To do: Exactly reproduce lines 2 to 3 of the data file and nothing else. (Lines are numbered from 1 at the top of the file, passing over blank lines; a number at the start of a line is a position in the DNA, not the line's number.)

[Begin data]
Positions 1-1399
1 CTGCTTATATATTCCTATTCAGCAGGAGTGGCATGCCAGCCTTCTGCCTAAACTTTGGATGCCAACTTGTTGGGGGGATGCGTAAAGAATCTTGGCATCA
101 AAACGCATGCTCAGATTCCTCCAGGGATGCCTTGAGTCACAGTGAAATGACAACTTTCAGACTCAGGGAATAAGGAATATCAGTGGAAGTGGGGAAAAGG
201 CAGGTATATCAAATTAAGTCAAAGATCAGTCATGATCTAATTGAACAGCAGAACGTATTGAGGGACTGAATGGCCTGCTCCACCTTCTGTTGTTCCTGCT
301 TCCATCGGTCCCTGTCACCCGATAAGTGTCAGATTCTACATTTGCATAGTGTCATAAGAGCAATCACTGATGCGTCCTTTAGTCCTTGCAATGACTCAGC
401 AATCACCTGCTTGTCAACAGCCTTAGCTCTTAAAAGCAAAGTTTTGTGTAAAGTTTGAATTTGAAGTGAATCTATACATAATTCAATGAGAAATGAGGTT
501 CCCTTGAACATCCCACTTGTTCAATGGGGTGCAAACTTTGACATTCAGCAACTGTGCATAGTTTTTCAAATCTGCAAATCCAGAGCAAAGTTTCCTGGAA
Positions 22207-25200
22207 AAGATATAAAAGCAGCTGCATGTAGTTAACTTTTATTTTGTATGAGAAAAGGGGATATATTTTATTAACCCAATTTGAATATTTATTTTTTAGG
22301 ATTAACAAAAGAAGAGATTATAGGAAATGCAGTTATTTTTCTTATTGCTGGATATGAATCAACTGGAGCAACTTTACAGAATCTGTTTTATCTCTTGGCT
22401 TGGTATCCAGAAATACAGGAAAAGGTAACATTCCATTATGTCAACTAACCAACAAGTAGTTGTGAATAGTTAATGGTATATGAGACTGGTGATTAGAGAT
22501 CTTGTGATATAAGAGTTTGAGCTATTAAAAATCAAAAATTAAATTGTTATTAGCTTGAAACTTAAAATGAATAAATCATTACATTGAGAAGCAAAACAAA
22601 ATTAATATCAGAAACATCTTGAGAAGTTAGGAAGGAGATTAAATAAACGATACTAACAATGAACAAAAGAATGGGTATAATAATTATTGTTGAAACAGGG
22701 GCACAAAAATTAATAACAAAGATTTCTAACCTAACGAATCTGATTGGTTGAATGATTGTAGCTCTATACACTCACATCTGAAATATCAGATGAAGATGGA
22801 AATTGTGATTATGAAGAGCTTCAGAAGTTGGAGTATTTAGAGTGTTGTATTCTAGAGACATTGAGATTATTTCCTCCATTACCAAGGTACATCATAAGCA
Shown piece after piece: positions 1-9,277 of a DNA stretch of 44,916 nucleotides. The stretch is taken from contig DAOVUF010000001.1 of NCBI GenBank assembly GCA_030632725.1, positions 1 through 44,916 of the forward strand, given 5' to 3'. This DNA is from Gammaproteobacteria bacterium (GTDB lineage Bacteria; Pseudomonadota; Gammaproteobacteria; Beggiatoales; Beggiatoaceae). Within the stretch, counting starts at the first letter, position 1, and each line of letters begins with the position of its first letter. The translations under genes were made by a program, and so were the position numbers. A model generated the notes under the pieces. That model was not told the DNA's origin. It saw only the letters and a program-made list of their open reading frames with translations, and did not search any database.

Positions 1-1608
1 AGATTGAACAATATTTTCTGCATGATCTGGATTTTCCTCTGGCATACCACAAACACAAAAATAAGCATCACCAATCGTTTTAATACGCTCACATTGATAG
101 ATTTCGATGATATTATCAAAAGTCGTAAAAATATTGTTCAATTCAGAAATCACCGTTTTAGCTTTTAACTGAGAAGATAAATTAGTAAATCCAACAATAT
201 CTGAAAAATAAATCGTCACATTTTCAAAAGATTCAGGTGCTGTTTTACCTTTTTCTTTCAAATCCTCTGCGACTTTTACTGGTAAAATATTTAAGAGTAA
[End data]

1 CTGCTTATATATTCCTATTCAGCAGGAGTGGCATGCCAGCCTTCTGCCTAAACTTTGGATGCCAACTTGTTGGGGGGATGCGTAAAGAATCTTGGCATCA
101 AAACGCATGCTCAGATTCCTCCAGGGATGCCTTGAGTCACAGTGAAATGACAACTTTCAGACTCAGGGAATAAGGAATATCAGTGGAAGTGGGGAAAAGG